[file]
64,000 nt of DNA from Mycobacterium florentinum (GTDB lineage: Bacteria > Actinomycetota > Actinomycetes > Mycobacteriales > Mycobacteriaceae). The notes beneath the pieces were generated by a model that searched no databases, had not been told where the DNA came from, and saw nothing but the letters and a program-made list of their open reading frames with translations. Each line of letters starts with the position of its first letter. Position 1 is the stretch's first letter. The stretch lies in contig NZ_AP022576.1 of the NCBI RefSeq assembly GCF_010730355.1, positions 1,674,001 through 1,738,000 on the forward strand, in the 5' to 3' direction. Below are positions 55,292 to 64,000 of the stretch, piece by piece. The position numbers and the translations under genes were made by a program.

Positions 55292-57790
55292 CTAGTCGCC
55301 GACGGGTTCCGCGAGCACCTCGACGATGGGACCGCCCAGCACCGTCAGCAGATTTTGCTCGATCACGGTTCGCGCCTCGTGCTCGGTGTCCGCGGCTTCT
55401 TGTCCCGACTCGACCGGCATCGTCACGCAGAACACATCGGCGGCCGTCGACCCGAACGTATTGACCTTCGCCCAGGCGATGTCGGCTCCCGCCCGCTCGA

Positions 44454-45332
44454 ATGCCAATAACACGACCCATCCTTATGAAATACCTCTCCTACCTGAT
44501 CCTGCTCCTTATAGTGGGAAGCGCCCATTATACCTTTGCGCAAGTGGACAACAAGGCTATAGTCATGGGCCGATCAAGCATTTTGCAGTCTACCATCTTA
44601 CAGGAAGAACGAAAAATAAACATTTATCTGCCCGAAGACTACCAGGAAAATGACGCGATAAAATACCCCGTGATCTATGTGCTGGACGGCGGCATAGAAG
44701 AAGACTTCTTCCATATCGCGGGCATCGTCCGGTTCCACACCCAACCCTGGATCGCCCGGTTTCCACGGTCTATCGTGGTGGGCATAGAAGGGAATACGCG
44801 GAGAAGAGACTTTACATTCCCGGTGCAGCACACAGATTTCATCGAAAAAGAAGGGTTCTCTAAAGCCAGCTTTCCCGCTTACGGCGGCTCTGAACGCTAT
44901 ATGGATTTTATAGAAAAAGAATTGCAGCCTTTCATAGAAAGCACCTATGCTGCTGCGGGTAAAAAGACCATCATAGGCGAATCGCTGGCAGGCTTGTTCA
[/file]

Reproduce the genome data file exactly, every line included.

64,000 nt of DNA from Mycobacterium florentinum (GTDB lineage: Bacteria > Actinomycetota > Actinomycetes > Mycobacteriales > Mycobacteriaceae). The notes beneath the pieces were generated by a model that searched no databases, had not been told where the DNA came from, and saw nothing but the letters and a program-made list of their open reading frames with translations. Each line of letters starts with the position of its first letter. Position 1 is the stretch's first letter. The stretch lies in contig NZ_AP022576.1 of the NCBI RefSeq assembly GCF_010730355.1, positions 1,674,001 through 1,738,000 on the forward strand, in the 5' to 3' direction. Below are positions 55,292 to 64,000 of the stretch, piece by piece. The position numbers and the translations under genes were made by a program.

Positions 55292-57790
55292 CTAGTCGCC
55301 GACGGGTTCCGCGAGCACCTCGACGATGGGACCGCCCAGCACCGTCAGCAGATTTTGCTCGATCACGGTTCGCGCCTCGTGCTCGGTGTCCGCGGCTTCT
55401 TGTCCCGACTCGACCGGCATCGTCACGCAGAACACATCGGCGGCCGTCGACCCGAACGTATTGACCTTCGCCCAGGCGATGTCGGCTCCCGCCCGCTCGA

Positions 44454-45332
44454 ATGCCAATAACACGACCCATCCTTATGAAATACCTCTCCTACCTGAT
44501 CCTGCTCCTTATAGTGGGAAGCGCCCATTATACCTTTGCGCAAGTGGACAACAAGGCTATAGTCATGGGCCGATCAAGCATTTTGCAGTCTACCATCTTA
44601 CAGGAAGAACGAAAAATAAACATTTATCTGCCCGAAGACTACCAGGAAAATGACGCGATAAAATACCCCGTGATCTATGTGCTGGACGGCGGCATAGAAG
44701 AAGACTTCTTCCATATCGCGGGCATCGTCCGGTTCCACACCCAACCCTGGATCGCCCGGTTTCCACGGTCTATCGTGGTGGGCATAGAAGGGAATACGCG
44801 GAGAAGAGACTTTACATTCCCGGTGCAGCACACAGATTTCATCGAAAAAGAAGGGTTCTCTAAAGCCAGCTTTCCCGCTTACGGCGGCTCTGAACGCTAT
44901 ATGGATTTTATAGAAAAAGAATTGCAGCCTTTCATAGAAAGCACCTATGCTGCTGCGGGTAAAAAGACCATCATAGGCGAATCGCTGGCAGGCTTGTTCA